CMA to investigate review sites to see if they are misleading consumers

TripAdvisor-300x176Ever used TripAdvisor to check a hotel or restaurant? Checked out your plumber on Checkatrade? Read a blog that reviewed the latest gizmo? All of the above are the subject of a new consultation by the Competition and Markets Authority on how information in online reviews and endorsements is used.

The CMA (which took over the things previously looked at by the Office of Fair Trading) is asking consumers, businesses and other interested parties to come forward with their views. In simple terms, the CMA, which is “committed to looking at evolving online markets”, has realised that “large numbers” of consumers read and rely upon online reviews when making purchasing decisions. These include sites like TripAdvisor and Checkatrade which do so formally, and blogs that have less formal reviews.

A lot of review sites have been accused of having misleading or downright fake reviews, with stories of hotels offering sweeteners to guests who offer good reviews on the site-as well as tales of customers trying to hold hoteliers over a barrel with the threat of a poor review. The CMA is “aware of a number of potential concerns about the trustworthiness or impartiality of information in some reviews and endorsements that is being provided to consumers” and wants to investigate if there is anything it ought to be doing something about. It is also mindful of the effect negative reviews can have on businesses, and that is why those affected by review sites are also being asked to comment.

To be honest, the CMA isn’t sure what exactly it will do if it finds Things To Be Concerned About, but possible action includes: launching a market study covering this sector, or a part of it; initiating consumer enforcement action; advocating legislative change to government; providing guidance to industry or consumers, or both; and /or seeking voluntary action from the industry. Or doing absolutely nothing.

Nisha Arora, CMA Senior Director, Consumer, said:

The information contained in online reviews and endorsements can be a powerful force in the hands of consumers. Informed consumers make better decisions, driving competition on price and quality. Businesses have always known that ‘word of mouth’ is one of the most important factors for potential customers; what online reviews and blogs do is to provide a greatly amplified version of this. However, for this sector to work well it is important that this information is genuine, relevant and trustworthy.”

More detail is available on the call for information page, and the deadline for responses to the call for information is 25 March 2015.

1 comment

  • Kevin B.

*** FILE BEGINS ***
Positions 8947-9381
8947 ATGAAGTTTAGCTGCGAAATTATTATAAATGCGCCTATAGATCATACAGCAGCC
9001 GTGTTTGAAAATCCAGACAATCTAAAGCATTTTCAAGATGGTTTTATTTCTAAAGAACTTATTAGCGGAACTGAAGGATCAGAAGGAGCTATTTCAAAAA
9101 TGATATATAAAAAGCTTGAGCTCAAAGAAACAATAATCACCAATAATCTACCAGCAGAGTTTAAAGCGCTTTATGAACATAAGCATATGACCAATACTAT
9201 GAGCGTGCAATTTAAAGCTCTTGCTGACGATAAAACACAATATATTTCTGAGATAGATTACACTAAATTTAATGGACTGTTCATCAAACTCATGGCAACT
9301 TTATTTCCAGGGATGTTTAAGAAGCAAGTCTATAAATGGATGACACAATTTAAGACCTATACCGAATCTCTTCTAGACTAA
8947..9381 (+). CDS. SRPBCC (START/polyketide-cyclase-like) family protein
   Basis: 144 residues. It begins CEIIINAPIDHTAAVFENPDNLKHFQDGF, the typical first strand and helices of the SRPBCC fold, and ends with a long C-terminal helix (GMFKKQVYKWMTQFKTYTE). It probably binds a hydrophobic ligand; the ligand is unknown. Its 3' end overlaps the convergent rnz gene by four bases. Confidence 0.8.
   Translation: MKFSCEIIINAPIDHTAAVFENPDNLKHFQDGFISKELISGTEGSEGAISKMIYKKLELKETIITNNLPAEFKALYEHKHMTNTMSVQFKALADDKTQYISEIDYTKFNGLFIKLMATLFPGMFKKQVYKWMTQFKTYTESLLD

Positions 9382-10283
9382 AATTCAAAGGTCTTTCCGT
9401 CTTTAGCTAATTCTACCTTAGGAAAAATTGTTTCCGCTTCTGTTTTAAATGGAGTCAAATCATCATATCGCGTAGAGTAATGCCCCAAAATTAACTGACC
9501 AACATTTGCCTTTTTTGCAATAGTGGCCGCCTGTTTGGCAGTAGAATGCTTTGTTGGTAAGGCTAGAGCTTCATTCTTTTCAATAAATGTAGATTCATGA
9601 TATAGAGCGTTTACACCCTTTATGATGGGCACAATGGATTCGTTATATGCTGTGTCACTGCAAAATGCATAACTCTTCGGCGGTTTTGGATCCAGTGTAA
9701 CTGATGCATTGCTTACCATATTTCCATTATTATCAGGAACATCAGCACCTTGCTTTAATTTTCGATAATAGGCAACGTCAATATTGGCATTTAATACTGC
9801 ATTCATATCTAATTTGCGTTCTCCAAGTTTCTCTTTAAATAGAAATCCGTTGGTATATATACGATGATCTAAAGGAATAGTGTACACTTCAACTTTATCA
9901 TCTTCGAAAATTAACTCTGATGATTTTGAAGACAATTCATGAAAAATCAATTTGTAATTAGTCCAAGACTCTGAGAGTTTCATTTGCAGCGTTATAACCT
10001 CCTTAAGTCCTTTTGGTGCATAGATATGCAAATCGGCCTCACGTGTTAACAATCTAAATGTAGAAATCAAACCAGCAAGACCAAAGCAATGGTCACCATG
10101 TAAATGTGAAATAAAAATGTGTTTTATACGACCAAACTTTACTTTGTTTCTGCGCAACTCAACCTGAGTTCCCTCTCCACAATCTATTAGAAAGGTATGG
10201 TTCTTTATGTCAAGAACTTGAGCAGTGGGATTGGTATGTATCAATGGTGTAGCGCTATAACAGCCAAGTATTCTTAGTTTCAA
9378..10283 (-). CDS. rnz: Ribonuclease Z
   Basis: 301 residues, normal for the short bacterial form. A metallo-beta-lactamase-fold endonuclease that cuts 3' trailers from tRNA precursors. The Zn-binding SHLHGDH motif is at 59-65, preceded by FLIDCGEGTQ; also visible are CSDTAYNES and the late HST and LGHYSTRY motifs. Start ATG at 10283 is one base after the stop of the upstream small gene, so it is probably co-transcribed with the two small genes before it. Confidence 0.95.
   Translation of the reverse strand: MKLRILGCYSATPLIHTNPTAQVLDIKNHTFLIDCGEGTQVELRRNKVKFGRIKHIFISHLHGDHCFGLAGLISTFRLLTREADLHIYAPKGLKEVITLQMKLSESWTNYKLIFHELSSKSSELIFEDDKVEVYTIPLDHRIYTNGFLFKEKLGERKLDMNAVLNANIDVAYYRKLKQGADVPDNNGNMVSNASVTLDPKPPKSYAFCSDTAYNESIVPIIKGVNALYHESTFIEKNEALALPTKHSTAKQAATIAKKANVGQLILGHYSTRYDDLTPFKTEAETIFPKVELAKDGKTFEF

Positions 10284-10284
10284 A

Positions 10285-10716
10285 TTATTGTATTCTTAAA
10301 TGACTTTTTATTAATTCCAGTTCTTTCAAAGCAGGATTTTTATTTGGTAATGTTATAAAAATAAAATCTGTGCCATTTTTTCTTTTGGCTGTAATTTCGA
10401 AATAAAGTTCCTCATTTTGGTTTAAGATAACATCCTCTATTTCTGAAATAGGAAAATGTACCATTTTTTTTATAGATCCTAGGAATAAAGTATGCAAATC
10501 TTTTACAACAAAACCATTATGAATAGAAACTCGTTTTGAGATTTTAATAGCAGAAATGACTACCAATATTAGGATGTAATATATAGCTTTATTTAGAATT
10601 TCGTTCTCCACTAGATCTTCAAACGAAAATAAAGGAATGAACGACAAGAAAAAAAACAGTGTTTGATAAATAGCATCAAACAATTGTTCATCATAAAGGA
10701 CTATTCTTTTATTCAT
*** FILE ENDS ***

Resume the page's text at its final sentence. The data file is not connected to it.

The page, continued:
Respectfully, you state, "Both TripAdvisor and Checkatrade have been accused of having misleading or downright fake reviews". Can you tell me on what page this is on as I've read all 71 pages and it's I can't see this statement! As far as my company is concerned we were invited to share our processes and concerns over the industry, we accepted the invite and spent some 90 minutes talking through our procedures with the CMA. A lot of what we said as far as our procedures and suggestions go were included in the report which was nice as we know where they came from. We welcome this shake up in this industry as it is unregulated and many companies are damaged by a lack of respect to those that are being slated via negative reviews. We ourselves are constant victims of the type of feedback the CMA has reported on. As I've already said, this report is very much welcomed by Checkatrade as we believe the industry (which is unregulated) is in dire straits and that many websites fail to take responsibility for the validity of their publish reviews, which brings a bad name to those that do care and have excellent processes in place. When I started Checkatrade in 1998 I had in mind that he wouldn’t allow anyone to say anything about anybody without justification or proof. Sadly many sites today allow just this. As a family business which started with no money or business model to copy we are today the market leaders in not just a brand name but in our processes to try and make sure our reviews are genuine. Every single one of our reviews is read by a human being before going live. If there is a negative comment everyone is looked into, we make sure “BEFORE” it goes live that the trade knows the consumer and likewise. So on Checkatrade we don’t have false negative reviews. We may have negative reviews that the trades feels is unjustified but we give them the right of reply under the consumer’s comments. Our issue is not fake negative reviews; our issue is fake positive reviews. With this in mind we have several very clever technical processes to check the validity of a review received both on line and via a hand filled in card, and we also do the best thing any review company should do, we get on the phone and we call the consumer who has submitted the review. 1 in 10 consumers who submit a hand filled in card are called and when we have 45,000 reviews a month that’s a big commitment. Needless to say if we discover a trade giving themselves false positive reviews, depending on the circumstances they are dismissed and removed completely from our site or we may take the action of calling all their customers who gave reviews in the previous 12 months, if we find more fake ones, they are at that stage dismissed. Around 4% of all online reviews never make our website as our checks indicate they may be false. We believe that around 98% of all our published reviews are from genuine customers. We are the only company in our sector that has voluntarily opened their doors to Trading Standards inspection and scrutiny. This is called opting for a Primary Authority. This costs us money and every month we are audited by Trading Standards Officers. Last month we were classed as "outstanding". Kevin Byrne - Founder of Checkatrade.